Mrs. Paine's Garage, published back in 2002, is an unfortunate little book. I have a distant connection to it, one that I regret.
In July 2001 its author, Thomas Mallon, sent me an email introducing himself. He briefly described his project – a sympathetic look at Ruth Paine, a figure in the JFK assassination – and asked if I could put him in touch with Mrs. Shirley Martin, who had known Mrs. Paine many years before.
Mallon had apparently Googled Mrs. Martin and found no contact information. But the Internet, in its infinite thoroughness, linked my name to hers, presumably due to some research I was then conducting. So I wrote to Mrs. Martin about Thomas Mallon, and she agreed to talk to him.
Thomas Mallon's motives for undertaking a book about Ruth Paine are unknown to me, and I won't speculate on them. But I find it hard to understand how he could write Mrs. Paine's Garage without playing at least a gentle form of devil's advocate with his subject. Such a role, which some would consider the writer's duty, might have elicited valuable information that would have greatly enhanced the resulting narrative, even if he stuck to what I am convinced was a preconceived conclusion.
As it developed, there was no devil's advocacy, and consequently no real depth to Mrs. Paine's Garage. Mr. Mallon accepts the official story of the JFK assassination and, it follows, the official story of Ruth Paine and her role in that cataclysmic event.
That role, in sum, is that Ruth Paine was, in 1963, a good-hearted Quaker woman who happened to befriend Lee and Marina Oswald at a critical juncture in their lives. She allowed the pregnant Marina and one daughter (soon two) to live with her in suburban Dallas while misfit Lee dreamed the dreams of the perpetual loser, finally exacting a psycho-sicko revenge on society by murdering President Kennedy.
Thomas Mallon refers to Ruth Paine as "a vessel of disinterested kindness." Others see Mrs. Paine in a different light.
Ruth and her husband Michael "maintain a delicate balance between intimacy and distance as concerns Lee Harvey Oswald," wrote researcher Barbara LaMonica in 1995. "They exploit their role as intimate when they want to condemn Lee, and take on the mantle of being expert witnesses as to his character, and how violence-prone he was, and how capable he was [for committing] the assassination. But they conveniently distance themselves from him when they want to avoid scrutiny."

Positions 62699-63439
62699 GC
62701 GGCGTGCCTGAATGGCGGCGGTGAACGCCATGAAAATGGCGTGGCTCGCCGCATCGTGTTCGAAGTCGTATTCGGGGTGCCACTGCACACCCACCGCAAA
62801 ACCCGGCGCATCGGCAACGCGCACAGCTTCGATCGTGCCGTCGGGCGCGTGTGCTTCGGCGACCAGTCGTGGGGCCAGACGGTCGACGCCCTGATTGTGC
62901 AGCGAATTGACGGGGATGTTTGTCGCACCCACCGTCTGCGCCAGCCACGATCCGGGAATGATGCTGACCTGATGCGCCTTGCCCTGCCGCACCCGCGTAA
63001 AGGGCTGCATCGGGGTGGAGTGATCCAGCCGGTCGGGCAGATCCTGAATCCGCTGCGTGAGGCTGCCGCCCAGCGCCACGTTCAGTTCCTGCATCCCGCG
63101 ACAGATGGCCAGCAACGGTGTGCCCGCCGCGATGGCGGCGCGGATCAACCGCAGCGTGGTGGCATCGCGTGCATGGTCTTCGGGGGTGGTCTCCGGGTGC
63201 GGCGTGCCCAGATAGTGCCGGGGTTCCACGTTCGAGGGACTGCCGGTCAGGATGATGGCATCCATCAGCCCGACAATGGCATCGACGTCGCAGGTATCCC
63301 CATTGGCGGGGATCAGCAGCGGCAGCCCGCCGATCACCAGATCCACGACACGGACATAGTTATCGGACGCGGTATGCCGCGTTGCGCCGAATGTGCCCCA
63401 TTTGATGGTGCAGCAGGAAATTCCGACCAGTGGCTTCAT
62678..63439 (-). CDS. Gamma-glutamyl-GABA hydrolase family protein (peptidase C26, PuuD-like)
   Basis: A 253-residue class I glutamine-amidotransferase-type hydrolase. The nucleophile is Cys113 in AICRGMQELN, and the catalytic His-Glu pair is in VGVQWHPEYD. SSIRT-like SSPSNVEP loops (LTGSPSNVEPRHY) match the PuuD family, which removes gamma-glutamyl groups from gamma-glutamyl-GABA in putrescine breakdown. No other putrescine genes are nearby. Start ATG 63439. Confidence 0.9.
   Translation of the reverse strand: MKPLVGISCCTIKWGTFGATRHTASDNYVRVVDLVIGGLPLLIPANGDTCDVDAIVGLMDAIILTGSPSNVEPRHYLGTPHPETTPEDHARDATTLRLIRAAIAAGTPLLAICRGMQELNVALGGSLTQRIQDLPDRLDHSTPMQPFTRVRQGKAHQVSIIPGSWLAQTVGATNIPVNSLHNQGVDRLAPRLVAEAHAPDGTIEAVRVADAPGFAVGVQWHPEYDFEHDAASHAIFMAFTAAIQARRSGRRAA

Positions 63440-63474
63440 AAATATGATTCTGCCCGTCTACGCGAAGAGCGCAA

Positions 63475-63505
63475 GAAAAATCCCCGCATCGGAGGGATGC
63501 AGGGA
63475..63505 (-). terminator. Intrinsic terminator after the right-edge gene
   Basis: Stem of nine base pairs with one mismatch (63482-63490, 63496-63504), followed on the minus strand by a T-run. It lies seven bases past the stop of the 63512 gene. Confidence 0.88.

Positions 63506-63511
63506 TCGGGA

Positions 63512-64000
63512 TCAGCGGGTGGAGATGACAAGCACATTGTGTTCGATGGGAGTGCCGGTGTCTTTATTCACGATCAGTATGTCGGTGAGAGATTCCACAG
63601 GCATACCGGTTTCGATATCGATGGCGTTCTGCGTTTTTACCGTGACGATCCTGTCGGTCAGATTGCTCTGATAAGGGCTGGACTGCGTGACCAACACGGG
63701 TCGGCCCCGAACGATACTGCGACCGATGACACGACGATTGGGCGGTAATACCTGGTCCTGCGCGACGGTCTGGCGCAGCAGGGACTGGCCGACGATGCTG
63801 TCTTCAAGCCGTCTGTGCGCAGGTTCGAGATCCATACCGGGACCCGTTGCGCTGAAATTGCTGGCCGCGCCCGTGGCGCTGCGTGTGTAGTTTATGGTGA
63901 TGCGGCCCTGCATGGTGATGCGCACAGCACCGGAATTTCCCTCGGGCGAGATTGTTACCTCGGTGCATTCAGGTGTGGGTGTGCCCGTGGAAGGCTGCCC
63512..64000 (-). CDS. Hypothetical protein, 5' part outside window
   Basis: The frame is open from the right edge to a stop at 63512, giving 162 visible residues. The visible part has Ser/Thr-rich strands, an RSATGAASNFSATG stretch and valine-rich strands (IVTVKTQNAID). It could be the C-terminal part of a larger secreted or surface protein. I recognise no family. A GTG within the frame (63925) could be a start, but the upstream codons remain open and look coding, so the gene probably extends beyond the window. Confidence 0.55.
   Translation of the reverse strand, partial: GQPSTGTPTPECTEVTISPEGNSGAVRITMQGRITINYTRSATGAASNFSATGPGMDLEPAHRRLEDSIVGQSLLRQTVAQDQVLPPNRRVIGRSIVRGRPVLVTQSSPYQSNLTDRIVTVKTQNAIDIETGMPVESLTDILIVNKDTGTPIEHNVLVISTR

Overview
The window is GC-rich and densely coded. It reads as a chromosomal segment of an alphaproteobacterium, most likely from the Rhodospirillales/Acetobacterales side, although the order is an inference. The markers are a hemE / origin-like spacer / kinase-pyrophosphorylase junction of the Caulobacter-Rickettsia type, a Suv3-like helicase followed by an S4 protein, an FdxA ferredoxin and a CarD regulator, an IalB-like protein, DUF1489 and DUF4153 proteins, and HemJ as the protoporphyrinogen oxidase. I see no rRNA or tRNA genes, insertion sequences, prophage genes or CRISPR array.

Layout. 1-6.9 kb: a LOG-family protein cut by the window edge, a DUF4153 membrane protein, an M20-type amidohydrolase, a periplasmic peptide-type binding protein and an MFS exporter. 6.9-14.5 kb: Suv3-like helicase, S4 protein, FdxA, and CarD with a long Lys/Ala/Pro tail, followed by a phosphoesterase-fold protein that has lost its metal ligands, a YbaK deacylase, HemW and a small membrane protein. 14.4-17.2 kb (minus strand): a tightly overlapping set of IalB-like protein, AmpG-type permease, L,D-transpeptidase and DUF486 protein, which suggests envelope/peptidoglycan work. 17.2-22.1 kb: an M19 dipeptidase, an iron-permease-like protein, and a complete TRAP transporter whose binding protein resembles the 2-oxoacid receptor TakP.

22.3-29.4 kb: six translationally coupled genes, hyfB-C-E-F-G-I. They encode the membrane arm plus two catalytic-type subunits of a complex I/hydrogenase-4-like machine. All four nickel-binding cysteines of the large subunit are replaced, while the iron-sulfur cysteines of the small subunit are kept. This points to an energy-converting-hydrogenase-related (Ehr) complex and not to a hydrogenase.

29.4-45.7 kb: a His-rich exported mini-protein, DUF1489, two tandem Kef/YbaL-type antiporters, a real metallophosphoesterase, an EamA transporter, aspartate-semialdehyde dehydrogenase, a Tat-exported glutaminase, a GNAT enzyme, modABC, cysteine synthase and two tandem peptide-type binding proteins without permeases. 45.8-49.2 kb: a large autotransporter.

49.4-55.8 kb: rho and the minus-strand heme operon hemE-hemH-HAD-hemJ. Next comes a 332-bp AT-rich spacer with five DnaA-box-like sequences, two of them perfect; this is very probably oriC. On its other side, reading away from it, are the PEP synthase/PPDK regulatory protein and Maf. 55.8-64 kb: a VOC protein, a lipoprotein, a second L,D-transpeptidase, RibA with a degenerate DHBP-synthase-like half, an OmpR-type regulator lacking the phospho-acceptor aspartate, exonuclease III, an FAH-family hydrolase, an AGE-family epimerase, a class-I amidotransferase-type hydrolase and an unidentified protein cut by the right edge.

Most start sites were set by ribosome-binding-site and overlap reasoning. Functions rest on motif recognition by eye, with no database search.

After his arrest, a desperate Lee Oswald telephoned Mrs. Paine from jail and asked her help in contacting a lawyer named John Abt. "I was quite stunned that he called at all or that he thought he could ask anything of me – appalled, really," Ruth testified to the Warren Commission.
Yet she did, in fact, try to reach John Abt on Oswald's behalf. Asked by the Warren Commission whether she informed Oswald she had been unable to contact him, this vessel of disinterested kindness replied, "I made no effort to call the police station."
Sylvia Meagher was herself appalled, really, by this admission. "Her failure to notify Oswald that she had been unable to reach Abt, so that he would realize the urgency of obtaining legal assistance elsewhere, is unforgivable," she wrote in Accessories After the Fact.
There is more about Ruth and Michael Paine, a lot more – but I want to keep this short.
There are portions of Mrs. Paine's Garage which I find downright deceptive. In a footnote on page 57, Thomas Mallon cites an "assassinaton legend" that on November 22, 1963, Ruth Paine greeted Dallas Police officers with the words, "Come in, I've been expecting you." These officers had come to search Mrs. Paine's home several hours after the assassination, and the Paine garage yielded a trove of evidence damning Lee Oswald.
As Jerry Rose noted in a 1990 article in The Third Decade, the arrival of the cops at the Paine house was not, in and of itself, suspicious; Oswald listed the Paine address on his employment application to the Texas School Book Depository. It's her greeting that seemed so odd, even to the police. When they arrived at the Paine home, Lee Oswald had not yet been publicly identified as an assassination suspect.
In any case, Ruth Paine firmly denies the greeting attributed to her, telling Thomas Mallon, "I was not expecting them and I did not say that."
Maybe she didn't. But the allegation is not a "legend," which my dictionary says is an unverifiable story handed down by tradition. No, it comes from the testimony of one of the cops, Dallas Police Detective Guy F. Rose, who before he made it raised his right hand and swore that what he was about to say was the truth and nothing but, so help him God. Maybe Detective Rose made the story up. But this is not a legend, it is sworn testimony. And maybe it is true.
It is worth mentioning that Shirley Martin, who is now deceased, later told me that after making contact with her, Thomas Mallon said some things to her that may not be true. Shirley said he told her that he would be able to quote her letters to Ruth Paine in his book, whether Shirley gave him permission or not.
This is almost certainly false. Writers are strictly governed by what they can quote without permission. It is a matter of intellectual property. From what Shirley told me, Mallon at very least exaggerated how much he would be able to quote, and he probably knew better. This is a big reason why his smelly little book is on my list of the worst ever published on the JFK case.
"I hope," Shirley Martin said, "he is not another Posner."
He wasn't, but not for lack of trying. Mrs. Paine's Garage was duly published, and excerpted in The New Yorker, and lauded by the usual media sluts. It appears, finally, to have sunk into a well-deserved oblivion.